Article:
Privacy Insurance Is a Growing Market – Are Your Clients Protected?

Grey Swan,

The US has experienced a number of high-profile “cyberthreat” or privacy breach cases, including lawsuits brought against Sony and LinkedIn. Testifying before Congress, FBI Director Robert Mueller said cyberthreats will soon surpass terrorism as the country’s biggest threat. It is already a costly one: the average cost of a data breach in 2010 was $7.2 million. There is the perception that such cases simply do not happen in Canada. Most companies do not view privacy breaches or cyberthreats as a major risk because litigation has been muted thus far. These companies do not have comprehensive coverage against such risks, leaving them very much exposed.

The truth is privacy breaches are becoming commonplace in Canada; recently, Calgary-based Telvant was a target of a cyber-attack. The IT company has a hand in managing 60 percent of all gas and oil pipelines in North America and Latin America. Such attacks, says Travis Davies of the Canadian Association of Petroleum Producers, are “the new normal.” The big exposures are for small and medium enterprises, which do not have the resources or processes in place to handle a policy breach. These breaches could be covered by other, general insurance policies, but typically, they are not.

4 Myths of Working with a Strategic Advisor

Grey Swan,

The decision to bring in strategic advisors is not one that businesses arrive at lightly. Whether they are hesitant to spend the money or wary of having an “outsider” come in, many delay getting the help they need until the challenges they face loom large or opportunities have slipped away. Instead of responding to a crisis, businesses can use strategic advisors to prevent a crisis and to ensure they are able to look towards the future with greater confidence and security.

There are certain myths about working with strategic advisors that persist:

Myth #1: That’s My Job.

In some cases, executives may see advisors as competition. It can become quite personal to a manager who perceives that their boss expects them to perform the services that are being outsourced. They may also see it as failure or ineptitude on their part that the company needs to turn to external help.

The truth is that when executives have reached their capacity in handling transactional business, they need help. It is difficult to plan for tomorrow when today is consumed with putting out fires. Further, strategic advisors are not brought in for broad, general areas of focus. Rather, we are brought in to apply niche expertise to a business’s strategic challenges. This not only provides the specialized knowledge necessary to augment an executive’s skill set, but also creates needed change, and allows improvements to happen faster.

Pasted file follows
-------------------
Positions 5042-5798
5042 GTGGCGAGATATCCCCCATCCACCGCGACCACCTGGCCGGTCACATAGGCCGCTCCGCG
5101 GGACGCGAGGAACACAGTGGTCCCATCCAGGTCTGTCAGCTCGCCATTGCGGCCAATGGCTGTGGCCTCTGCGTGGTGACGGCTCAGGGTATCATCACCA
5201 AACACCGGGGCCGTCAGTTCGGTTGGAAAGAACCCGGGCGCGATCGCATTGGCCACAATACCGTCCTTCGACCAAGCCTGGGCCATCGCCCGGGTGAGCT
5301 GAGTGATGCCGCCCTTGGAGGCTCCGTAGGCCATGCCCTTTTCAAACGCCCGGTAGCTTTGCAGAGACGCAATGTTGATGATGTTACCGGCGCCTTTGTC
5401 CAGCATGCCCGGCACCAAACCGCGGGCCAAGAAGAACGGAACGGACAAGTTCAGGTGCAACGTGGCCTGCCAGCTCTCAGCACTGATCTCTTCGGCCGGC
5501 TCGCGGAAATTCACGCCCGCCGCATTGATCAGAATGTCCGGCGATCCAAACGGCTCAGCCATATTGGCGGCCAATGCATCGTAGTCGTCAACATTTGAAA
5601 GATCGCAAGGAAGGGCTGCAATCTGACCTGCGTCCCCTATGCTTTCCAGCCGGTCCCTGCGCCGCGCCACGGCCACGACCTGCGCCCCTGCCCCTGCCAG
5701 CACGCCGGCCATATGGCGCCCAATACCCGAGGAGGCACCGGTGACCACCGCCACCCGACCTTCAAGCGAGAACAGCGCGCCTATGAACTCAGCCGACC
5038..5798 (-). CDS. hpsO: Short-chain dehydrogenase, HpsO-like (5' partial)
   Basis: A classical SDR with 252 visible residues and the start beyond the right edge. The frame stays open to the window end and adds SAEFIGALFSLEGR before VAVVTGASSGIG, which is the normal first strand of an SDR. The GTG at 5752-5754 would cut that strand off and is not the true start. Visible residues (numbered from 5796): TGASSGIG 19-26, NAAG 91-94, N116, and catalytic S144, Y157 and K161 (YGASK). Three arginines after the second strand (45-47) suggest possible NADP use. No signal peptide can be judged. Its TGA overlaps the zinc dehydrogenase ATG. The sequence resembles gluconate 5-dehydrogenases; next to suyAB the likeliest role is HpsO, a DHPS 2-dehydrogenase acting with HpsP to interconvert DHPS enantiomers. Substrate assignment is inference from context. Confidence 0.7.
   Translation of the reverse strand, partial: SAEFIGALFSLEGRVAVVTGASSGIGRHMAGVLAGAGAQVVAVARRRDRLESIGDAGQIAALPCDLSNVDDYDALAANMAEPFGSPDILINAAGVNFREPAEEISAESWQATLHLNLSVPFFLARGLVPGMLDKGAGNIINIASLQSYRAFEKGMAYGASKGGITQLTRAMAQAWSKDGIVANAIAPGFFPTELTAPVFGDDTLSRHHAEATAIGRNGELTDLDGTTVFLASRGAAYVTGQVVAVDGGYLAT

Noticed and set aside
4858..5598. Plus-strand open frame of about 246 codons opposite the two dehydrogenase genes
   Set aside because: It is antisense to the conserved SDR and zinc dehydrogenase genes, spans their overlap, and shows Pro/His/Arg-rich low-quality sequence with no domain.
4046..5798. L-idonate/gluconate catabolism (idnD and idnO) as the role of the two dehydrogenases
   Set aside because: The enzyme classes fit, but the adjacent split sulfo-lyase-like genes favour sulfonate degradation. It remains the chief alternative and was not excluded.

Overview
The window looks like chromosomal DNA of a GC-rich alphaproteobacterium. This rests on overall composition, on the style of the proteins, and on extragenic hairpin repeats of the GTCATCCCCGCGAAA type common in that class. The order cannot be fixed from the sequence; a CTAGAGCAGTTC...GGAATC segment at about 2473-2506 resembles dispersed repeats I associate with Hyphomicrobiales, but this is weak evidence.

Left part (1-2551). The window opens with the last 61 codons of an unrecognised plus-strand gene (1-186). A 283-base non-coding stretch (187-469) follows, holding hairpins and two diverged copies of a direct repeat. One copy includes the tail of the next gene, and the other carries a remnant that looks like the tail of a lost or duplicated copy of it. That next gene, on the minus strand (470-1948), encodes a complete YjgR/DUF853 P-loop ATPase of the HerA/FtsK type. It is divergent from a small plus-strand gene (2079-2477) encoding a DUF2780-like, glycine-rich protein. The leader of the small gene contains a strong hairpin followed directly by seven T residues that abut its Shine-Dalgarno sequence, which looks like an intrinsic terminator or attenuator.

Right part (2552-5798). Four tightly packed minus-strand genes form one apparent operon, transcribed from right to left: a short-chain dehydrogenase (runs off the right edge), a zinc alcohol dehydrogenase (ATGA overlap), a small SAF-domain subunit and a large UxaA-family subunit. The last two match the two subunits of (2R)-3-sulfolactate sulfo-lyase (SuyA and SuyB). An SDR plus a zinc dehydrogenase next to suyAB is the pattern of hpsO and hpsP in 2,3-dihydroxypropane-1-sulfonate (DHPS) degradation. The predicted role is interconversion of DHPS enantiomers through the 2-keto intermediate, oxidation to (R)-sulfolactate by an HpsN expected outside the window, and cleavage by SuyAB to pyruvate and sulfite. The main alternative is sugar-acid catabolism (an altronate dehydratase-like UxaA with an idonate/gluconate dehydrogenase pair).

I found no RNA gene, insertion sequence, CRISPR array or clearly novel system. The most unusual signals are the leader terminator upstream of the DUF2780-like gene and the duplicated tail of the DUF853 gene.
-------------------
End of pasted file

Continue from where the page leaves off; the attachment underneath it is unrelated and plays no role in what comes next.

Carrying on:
Privacy Insurance: A Hot Topic

Grey Swan,

Privacy is the new black. Actually, people have been saying that for at least five years, so maybe privacy is the old black. But black never goes out of style, and privacy issues are never out of season either. The Privacy Rights Clearinghouse reports that, in 2011, there were 535 breaches affecting 30.4 million sensitive records. This is in the US alone, and these are very, very conservative figures. Privacy is a hot button issue, but many companies are not insuring themselves – or insuring themselves effectively – against the threat.

Canada does not see the volume and magnitude of privacy cases as our neighbor to the south, but that other shoe is dangling. According to the PRC, “Unfortunately, it is virtually impossible for individuals to protect themselves from a data breach. It is up to organizations that collect data on consumers to take the steps to ensure the privacy and security of the data they collect and maintain.”

Claims Made vs. Occurrence Policies

Grey Swan,

Any practicing professional, whether a lawyer, broker, accountant, or architect, can, and should, opt to carry E&O (Errors and Omissions) coverage. These professional liability policies are a must in litigation-prone, high-risk fields. So, let’s say you are a broker. In 2005, you carried a $1 million policy. It’s 2012 and you’ve bumped that up to $2 million. A client you worked for in 2005 files a claim against you now and is awarded $1.5 million in damages. Are you covered for the full amount or not? That depends on whether you have a claims made policy or an occurrence policy. What’s the difference, and what does this have to do with your D&O insurance?

If you had an occurrence policy, you would be, as they say, SOL. This would cover errors which took place when the policy was in place. Your insurance in 2005, when you worked with the client, was only for $1 million. You would be uncovered, then, for the difference of $500,000.

Who Needs D&O Insurance?

Grey Swan,

Towers Watson’s Larry Racioppo, says that it is clear that directors and officers are “concerned about the exposures they face… Whether it is traditional securities class action litigation, M&A-related activity, derivative actions, or threats from a wide range of regulatory or law enforcement agencies, directors and officers – and the companies they represent – are seemingly under siege from a wide array of potential claimants.” In a litigious environment, D&O insurance is increasingly necessary. But who exactly needs it?

If you have officers and directors, you do! That’s the short answer, but it’s also the best one. D&O is appropriate for:

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